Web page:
A thoroughly enjoyable sci-fi novel, with plenty of little twists and turns and what-ifs. The physics was just within my realm of understanding, and willing suspension of disbelief came easily. Even the love interest worked well (including an imaginative zero-g chapter). It could have used a bit more descriptions of the characters, especially Martha. In addition, the ending was satisfying but a bit too “let’s tie everything up quickly.” A good summer read!

Mrs. Everything
by: Jennifer Weiner
This is the story of two sisters spanning from the early 50s to the present. We are presented with Jo who is a complete tomboy and loves sports (and as it turns out women) and her sister Bethy who is a lovely girly girl. The girls grow up and are coming of age in the 60’s so there is a lot of protesting, drug and sexual experimentation. The book talks of the limited choices women had as late as the 60’s as far as who they could love (one sister loves a women, the other loves an black man) and their overall role in society. This is a touching story spanning decades that will have you laughing and crying.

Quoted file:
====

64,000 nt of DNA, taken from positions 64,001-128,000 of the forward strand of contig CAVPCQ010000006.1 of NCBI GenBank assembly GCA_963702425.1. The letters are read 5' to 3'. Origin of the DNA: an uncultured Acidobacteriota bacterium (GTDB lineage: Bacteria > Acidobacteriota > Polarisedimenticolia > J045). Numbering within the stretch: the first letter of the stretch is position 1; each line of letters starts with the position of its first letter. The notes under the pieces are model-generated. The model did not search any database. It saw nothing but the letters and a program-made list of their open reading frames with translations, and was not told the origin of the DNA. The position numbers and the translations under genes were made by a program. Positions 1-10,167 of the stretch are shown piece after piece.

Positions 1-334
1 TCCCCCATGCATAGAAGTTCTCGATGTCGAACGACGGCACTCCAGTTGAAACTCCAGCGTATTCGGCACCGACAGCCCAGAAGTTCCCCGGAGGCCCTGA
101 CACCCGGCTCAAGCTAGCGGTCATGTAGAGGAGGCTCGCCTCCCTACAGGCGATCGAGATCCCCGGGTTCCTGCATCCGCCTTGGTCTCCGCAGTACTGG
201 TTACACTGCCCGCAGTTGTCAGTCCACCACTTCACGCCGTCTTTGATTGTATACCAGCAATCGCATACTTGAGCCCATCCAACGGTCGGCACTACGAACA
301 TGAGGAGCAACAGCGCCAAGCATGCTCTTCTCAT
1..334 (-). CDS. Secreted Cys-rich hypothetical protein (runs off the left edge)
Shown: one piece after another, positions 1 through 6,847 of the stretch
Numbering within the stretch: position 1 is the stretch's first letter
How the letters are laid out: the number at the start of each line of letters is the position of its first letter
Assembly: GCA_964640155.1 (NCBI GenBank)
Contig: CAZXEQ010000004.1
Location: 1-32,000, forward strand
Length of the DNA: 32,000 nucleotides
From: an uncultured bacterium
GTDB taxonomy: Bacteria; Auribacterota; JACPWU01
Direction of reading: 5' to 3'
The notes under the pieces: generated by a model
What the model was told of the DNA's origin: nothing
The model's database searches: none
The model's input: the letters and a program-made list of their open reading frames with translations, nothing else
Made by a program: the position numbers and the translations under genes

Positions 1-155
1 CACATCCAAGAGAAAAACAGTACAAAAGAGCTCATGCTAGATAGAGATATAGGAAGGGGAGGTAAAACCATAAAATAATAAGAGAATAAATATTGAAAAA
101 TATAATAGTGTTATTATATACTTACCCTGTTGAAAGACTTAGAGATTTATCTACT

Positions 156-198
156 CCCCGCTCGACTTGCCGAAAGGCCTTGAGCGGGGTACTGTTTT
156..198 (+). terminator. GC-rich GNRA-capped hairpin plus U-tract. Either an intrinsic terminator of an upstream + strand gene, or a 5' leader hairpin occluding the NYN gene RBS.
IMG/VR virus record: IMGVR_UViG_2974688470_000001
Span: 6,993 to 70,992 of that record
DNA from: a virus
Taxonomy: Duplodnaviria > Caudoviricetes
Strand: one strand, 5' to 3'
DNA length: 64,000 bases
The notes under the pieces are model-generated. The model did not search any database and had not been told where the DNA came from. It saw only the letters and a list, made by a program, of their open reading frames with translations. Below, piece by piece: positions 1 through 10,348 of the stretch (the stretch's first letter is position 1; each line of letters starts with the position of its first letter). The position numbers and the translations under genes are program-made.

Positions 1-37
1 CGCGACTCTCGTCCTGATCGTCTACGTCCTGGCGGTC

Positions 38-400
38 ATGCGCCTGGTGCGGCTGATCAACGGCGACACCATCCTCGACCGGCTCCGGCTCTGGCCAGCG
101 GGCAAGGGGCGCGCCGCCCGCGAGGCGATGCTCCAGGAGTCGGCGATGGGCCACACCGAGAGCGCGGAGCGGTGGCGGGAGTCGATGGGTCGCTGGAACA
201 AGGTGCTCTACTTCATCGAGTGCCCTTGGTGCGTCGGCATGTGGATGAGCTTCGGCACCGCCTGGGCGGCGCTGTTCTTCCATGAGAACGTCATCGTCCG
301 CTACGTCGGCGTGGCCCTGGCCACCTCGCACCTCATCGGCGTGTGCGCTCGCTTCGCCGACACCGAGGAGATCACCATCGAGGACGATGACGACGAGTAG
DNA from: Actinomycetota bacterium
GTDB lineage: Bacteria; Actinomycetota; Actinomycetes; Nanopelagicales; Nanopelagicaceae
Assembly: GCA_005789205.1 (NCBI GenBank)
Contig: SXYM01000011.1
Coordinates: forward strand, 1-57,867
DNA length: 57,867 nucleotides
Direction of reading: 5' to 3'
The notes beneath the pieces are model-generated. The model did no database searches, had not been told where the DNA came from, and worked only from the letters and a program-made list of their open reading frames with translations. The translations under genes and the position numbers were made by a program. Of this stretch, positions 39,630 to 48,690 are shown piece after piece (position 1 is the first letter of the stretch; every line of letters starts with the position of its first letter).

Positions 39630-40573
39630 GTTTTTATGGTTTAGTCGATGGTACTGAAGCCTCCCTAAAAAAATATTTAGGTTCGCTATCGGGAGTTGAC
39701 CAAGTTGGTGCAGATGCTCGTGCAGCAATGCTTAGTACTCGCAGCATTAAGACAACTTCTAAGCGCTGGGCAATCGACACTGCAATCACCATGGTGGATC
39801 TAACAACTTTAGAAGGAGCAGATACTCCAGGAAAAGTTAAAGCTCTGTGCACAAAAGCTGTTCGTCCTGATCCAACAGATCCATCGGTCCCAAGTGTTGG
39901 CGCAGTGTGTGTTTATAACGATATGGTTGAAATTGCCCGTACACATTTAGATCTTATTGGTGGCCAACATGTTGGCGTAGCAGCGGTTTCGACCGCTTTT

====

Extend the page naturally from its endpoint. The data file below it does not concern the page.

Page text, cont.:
The Magus
by: John Fowles
John Fowles has an incredible writing style that makes his books nearly impossible to put down. During the first few hundred pages of this novel, I was sure it was the best book I had ever read. Full of twists and turns, magic and fantasy – I was enthralled. But then the twists kept coming. Again and again. And then the ending fell flat. This book had so much potential, but took an unfortunate turn and is about 300 pages too long. In short: read The Collector instead.

Slaughterhouse Five
by: Kurt Vonnegut
As you’d expect from such a renowned novel, this story was humorous and captivating. Alien abductions and time travel coincided seamlessly with an account of the bombing of Dresden during the Second World War. I learned, I laughed, I was horrified. Among the many interesting things in this book is the insight into Vonnegut’s own war experience. It’s a very quick read, and I know that the plight of Billy Pilgrim will stick with me for a while. So it goes.